As my first baby turns 7, I’ve been reflecting a lot on her birth experience and my expectations during that pregnancy about how the birth would be and what parenting would be like.
There are some misconceptions I held about GentleBirth that I know some of those who come into my workshops will also have about the programme. So I’d like to do some myth-busting!
I’m starting in this post with the most important (I think) first. Most women who come to my class would prefer to birth without the epidural, although I do have many clients who see it as a supplement to drugs rather than an instead of – which is perhaps the best way to view it.
It’s a viewpoint fairly steadfastly held by the majority culture in Ireland (and other countries) that a first time mother can’t give birth without the epidural – and certainly not if she wants to remember it as a positive experience! The effect this can have you if you’re thinking you’d like to do without it it is to have you thinking ‘I’ll show them’, especially when you’ve shared the fact you’re doing GentleBirth and had someone laugh in your face and tell you you’ll be screaming for the anaesthetist on the day.
The last thing you want in labour is to feel like you have something to prove. I remember during my first labour, when the thoughts of the epidural first crossed my mind, being disappointed in myself and thinking ‘they were right’. As it turned out, I didn’t need the epidural in the end as it was a blip in my coping mechanisms and I got back on track once I made it to hospital, got the gas and air and some reassuring midwifery support (most importantly).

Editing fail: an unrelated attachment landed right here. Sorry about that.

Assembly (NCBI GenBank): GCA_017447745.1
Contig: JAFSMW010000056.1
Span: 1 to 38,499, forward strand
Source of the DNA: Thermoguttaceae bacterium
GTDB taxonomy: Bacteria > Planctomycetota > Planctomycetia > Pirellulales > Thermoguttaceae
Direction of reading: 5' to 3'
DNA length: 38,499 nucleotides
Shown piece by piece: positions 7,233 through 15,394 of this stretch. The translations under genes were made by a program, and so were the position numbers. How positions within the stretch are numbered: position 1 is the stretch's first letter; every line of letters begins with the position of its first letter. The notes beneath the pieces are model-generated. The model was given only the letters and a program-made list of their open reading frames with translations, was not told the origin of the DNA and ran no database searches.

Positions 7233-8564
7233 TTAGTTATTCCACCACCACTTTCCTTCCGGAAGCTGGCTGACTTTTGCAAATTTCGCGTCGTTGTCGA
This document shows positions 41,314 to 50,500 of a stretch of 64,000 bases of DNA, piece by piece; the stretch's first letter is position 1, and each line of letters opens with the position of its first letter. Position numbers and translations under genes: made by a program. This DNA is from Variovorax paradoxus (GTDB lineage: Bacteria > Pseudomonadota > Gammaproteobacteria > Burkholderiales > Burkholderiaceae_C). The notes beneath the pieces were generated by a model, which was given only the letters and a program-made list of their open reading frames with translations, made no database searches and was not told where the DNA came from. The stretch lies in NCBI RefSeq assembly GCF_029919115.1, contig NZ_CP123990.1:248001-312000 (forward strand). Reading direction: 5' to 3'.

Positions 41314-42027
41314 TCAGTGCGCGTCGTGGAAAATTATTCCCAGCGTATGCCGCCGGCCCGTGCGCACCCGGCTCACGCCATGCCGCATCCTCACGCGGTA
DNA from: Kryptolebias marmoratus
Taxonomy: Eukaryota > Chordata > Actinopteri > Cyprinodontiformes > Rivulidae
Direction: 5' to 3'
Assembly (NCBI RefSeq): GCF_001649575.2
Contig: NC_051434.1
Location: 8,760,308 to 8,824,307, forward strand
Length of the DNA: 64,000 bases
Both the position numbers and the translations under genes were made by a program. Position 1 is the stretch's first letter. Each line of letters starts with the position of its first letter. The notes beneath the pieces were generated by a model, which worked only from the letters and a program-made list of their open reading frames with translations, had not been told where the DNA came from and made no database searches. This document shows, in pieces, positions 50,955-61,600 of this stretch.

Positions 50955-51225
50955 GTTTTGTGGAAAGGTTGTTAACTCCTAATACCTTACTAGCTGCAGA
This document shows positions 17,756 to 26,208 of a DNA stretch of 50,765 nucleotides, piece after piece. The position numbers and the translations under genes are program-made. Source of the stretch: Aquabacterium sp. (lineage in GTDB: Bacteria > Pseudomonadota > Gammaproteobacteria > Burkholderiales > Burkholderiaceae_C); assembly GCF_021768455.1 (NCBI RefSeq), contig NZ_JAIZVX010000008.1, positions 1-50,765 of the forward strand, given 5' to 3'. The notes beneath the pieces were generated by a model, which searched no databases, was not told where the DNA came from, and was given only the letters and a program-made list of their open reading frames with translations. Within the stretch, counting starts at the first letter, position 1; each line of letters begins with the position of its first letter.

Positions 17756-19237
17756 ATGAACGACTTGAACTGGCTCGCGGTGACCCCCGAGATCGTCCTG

I do wonder though, would I have felt a failure if I had taken the epidural, had I in fact needed it?
There is no shame or failure in using any part of your labour toolkit, and that includes the epidural. At GentleBirth, it is not our belief that one comfort measure is better than another. Some women love the TENS, some like using water, some love massage and counterpressure, some can’t bear to be touched. Some like reassuring talking in labour, others want you to shut up and let them listen to their tracks. It’s all completely personal and subjective.
So why is there so much meaning attached to having an epidural, which is modern medicine’s greatest contribution to the labour toolkit? An epidural can provide complete pain relief, give an exhausted mother the chance to rest and recover, lower blood pressure and replace anxiety with relaxation. Sure, it comes with potential risks, but not everyone experiences the downsides. Once you know these risks, you can weigh the situation up for yourself. GentleBirth women choosing the epidural are doing so because, in that moment, that’s what they need in order to have a positive birth experience and that’s what GentleBirth is all about.
I believe that part of the stigma around having an epidural for some of those of us using the programme is the message coming from the prevailing culture that birth without the epidural is only for superwomen. And who doesn’t want to be superwoman?
We all have our individual journey to meet our babies and we all use different tools along the way to make the journey the most pleasant it can be. We don’t need to justify to each other that it was a long labour, or baby was in an awkward position or whatever we feel contributed to us needing the epidural. The epidural is a valid and important part of the GentleBirth toolkit. Using it (or not) doesn’t define your birthing experience or your worth as a GentleBirth warrior woman. There’s huge strength in being able to roll with whatever birth throws at you and being able to depart from the path you wanted and expected for yourself. We are all superwomen.